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Orange County

Housing Project OKd to Restart

Grading can resume after builder agrees to scrap six houses in Seal Beach development to preserve part of Native American burial site.

August 09, 2003|Daniel Yi | Times Staff Writer

A Seal Beach housing project halted for more than a year because Native American remains were unearthed on the property will proceed after the developer agreed to scale down the number of homes and preserve part of the burial site.

The California Coastal Commission's approval on Thursday of developer John Laing Homes' proposal clears the way for soil grading to be completed for 64 luxury homes in Hellman Ranch near the Los Angeles County line.

"The happiest conclusion would have been to preserve the whole area, but given the odds, we fared all right," said Anthony Morales, chairman of the San Gabriel mission of Gabrielino-Tongva Indians who negotiated the agreement. "We were able to preserve one of the most sacred sites on the property."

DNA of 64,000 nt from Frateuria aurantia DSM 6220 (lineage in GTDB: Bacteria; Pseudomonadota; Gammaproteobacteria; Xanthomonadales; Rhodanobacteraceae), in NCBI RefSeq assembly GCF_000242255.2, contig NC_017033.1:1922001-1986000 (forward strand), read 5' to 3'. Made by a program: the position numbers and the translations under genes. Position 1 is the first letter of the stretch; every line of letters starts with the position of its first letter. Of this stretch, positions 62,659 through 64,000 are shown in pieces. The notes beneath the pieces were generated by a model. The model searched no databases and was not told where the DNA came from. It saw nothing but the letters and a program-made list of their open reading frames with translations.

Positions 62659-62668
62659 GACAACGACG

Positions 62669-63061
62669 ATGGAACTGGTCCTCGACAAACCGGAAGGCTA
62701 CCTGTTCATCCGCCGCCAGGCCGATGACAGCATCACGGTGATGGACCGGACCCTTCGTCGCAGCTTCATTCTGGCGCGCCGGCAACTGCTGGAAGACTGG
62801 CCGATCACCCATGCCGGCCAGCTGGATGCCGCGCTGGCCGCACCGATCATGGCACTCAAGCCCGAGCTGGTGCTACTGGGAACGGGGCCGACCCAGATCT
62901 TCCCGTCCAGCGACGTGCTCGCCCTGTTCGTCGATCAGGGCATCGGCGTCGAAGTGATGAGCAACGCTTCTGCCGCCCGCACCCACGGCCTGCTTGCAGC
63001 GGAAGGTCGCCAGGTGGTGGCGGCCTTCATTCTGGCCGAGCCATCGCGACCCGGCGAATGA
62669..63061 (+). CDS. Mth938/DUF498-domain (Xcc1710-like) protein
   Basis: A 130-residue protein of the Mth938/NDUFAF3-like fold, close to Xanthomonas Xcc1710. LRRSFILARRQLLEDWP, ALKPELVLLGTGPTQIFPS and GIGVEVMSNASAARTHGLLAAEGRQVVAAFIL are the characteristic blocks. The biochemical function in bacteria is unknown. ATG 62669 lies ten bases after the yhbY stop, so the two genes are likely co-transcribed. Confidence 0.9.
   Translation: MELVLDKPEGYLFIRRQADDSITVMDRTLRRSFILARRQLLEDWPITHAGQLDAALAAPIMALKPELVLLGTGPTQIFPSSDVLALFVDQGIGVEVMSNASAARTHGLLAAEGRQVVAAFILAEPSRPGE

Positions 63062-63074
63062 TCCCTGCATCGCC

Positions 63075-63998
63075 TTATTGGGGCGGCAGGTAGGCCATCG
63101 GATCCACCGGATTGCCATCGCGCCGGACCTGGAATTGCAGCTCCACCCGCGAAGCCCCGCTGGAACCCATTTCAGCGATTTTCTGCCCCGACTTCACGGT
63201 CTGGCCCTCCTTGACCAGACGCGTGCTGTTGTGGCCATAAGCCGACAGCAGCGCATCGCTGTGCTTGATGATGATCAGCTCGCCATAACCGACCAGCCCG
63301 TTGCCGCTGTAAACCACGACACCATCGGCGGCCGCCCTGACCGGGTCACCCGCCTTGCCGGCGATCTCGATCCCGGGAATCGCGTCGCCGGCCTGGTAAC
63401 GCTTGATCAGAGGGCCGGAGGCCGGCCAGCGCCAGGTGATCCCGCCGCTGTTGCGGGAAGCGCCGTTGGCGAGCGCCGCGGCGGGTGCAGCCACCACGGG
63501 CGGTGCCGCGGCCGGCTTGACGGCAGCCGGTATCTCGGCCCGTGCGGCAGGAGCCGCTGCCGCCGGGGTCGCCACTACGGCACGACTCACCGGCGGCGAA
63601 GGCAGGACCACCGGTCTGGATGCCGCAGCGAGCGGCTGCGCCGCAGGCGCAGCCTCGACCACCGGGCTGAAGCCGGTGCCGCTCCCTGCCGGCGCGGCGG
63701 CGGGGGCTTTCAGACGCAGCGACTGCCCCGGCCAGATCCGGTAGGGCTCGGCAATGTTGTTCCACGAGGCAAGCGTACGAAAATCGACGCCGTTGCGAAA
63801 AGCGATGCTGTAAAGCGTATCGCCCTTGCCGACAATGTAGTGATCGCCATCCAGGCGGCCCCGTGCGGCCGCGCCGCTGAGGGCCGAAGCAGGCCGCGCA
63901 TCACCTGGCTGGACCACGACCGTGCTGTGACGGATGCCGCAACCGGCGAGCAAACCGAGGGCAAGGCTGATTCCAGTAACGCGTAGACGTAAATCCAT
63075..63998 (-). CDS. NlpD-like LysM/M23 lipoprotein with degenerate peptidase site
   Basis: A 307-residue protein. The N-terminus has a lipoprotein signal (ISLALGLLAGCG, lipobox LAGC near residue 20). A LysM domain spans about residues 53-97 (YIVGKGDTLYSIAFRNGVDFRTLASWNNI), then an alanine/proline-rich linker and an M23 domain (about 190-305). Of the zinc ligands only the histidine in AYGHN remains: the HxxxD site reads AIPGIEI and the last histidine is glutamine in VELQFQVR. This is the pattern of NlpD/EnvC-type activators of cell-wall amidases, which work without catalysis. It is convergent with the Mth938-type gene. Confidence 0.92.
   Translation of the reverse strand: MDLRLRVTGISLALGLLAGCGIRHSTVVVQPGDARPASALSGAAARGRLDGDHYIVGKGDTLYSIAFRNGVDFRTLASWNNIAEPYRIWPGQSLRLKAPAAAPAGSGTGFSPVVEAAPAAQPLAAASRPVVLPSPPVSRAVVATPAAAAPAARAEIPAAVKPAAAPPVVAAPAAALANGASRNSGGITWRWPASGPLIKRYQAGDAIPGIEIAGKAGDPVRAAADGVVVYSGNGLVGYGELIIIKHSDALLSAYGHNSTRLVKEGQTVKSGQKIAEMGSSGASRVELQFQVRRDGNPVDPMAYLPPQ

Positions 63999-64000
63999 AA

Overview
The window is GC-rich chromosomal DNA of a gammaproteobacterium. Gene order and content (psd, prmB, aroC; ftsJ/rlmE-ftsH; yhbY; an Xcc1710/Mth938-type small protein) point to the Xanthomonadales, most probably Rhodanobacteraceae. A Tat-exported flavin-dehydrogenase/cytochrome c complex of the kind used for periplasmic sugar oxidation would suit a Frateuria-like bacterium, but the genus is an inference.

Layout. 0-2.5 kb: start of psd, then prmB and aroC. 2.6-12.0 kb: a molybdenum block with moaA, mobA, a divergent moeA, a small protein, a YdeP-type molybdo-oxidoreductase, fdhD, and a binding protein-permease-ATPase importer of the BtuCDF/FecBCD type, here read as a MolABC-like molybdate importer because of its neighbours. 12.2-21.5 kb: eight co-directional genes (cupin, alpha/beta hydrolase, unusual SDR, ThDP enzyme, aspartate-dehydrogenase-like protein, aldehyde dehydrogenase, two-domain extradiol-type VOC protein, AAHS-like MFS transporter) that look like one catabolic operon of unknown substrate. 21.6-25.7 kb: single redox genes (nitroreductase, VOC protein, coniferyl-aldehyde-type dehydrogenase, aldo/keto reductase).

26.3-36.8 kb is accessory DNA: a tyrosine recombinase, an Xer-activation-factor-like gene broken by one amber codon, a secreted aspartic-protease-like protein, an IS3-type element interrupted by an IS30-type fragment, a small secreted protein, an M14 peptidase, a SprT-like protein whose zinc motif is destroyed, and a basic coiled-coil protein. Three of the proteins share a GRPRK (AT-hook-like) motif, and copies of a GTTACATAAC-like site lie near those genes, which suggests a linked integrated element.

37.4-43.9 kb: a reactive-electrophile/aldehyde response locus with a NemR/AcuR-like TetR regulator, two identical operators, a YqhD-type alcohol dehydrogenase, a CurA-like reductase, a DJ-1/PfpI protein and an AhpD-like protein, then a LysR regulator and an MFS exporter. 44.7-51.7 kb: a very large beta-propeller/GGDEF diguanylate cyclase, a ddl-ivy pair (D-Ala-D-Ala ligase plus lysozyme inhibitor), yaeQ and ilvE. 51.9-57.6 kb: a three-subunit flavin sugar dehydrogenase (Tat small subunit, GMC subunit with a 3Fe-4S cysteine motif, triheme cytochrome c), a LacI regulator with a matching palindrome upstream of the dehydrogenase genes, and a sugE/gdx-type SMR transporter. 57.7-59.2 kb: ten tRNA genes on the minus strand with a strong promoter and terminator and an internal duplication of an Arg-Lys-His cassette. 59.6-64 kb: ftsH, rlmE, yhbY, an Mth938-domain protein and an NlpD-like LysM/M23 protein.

The developer agreed to scrap six homes from the 70 units planned for the 18-acre property off Seal Beach Boulevard. That will save about 1.5 acres where four people are believed to be buried.

Other human remains uncovered last summer when the developer began grading will be reburied in the preserved area, Morales and John Laing Homes officials said.

"We've created a plan that treats the Native American remains found on the site with the utmost respect," said Steve Kabel, president of the company's local division. "At the same time, we will be able to deliver a new community."

The developer also agreed to build a Native American cultural center in adjacent Gum Grove Park.

The company had said in December that it would come up with a proposal within weeks, but negotiations dragged on for months because "there was a lot to negotiate," Morales said.

"They were in the process of losing six homes, and these are high-dollar homes. It was hard for them and it was hard for us," Morales said.

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